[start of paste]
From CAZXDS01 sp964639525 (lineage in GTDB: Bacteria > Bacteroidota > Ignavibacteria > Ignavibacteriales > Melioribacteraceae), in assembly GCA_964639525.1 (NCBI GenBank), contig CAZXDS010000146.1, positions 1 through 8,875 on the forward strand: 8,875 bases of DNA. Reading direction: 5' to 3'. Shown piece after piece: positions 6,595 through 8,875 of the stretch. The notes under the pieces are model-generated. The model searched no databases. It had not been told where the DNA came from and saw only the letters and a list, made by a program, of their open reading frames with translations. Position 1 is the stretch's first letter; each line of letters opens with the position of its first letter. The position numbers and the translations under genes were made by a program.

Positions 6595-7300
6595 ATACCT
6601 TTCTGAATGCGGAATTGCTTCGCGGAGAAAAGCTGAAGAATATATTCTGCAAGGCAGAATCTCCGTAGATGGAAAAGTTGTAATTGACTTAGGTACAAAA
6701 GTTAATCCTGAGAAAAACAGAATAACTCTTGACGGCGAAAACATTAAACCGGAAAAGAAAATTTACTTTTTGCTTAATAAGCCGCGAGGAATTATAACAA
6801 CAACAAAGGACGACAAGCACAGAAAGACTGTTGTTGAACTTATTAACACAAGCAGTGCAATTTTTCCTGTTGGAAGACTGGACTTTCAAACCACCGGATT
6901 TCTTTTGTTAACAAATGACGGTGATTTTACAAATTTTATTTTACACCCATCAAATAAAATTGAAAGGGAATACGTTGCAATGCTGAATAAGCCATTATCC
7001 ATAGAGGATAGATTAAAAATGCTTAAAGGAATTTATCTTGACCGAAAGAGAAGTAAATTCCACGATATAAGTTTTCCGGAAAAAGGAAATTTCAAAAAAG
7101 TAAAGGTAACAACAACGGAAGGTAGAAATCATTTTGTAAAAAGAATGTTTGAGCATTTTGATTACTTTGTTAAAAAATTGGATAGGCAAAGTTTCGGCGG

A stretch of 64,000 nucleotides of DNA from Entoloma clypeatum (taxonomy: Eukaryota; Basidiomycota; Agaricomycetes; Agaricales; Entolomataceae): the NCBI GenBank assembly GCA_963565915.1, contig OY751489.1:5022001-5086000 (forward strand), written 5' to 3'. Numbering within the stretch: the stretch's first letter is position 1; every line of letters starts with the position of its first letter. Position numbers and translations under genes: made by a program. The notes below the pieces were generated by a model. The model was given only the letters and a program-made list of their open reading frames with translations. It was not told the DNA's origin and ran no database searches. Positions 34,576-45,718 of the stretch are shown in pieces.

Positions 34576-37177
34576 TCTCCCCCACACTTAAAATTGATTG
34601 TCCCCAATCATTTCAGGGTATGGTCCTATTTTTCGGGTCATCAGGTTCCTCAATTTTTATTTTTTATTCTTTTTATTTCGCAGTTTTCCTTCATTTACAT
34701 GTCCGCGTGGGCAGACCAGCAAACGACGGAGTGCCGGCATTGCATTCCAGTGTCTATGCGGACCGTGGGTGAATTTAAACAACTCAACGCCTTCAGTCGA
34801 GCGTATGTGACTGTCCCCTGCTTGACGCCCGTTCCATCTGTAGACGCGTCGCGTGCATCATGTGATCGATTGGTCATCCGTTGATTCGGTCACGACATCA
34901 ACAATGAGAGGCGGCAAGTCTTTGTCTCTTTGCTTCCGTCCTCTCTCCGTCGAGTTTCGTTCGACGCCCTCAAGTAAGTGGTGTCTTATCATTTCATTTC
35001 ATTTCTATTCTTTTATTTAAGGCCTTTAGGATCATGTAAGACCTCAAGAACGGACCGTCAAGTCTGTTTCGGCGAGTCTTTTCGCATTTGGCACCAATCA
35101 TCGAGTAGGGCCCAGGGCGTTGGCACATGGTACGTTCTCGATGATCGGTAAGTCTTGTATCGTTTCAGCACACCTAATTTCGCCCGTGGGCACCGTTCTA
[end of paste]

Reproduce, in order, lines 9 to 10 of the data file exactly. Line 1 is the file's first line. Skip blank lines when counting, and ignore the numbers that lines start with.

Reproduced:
7101 TAAAGGTAACAACAACGGAAGGTAGAAATCATTTTGTAAAAAGAATGTTTGAGCATTTTGATTACTTTGTTAAAAAATTGGATAGGCAAAGTTTCGGCGG

A stretch of 64,000 nucleotides of DNA from Entoloma clypeatum (taxonomy: Eukaryota; Basidiomycota; Agaricomycetes; Agaricales; Entolomataceae): the NCBI GenBank assembly GCA_963565915.1, contig OY751489.1:5022001-5086000 (forward strand), written 5' to 3'. Numbering within the stretch: the stretch's first letter is position 1; every line of letters starts with the position of its first letter. Position numbers and translations under genes: made by a program. The notes below the pieces were generated by a model. The model was given only the letters and a program-made list of their open reading frames with translations. It was not told the DNA's origin and ran no database searches. Positions 34,576-45,718 of the stretch are shown in pieces.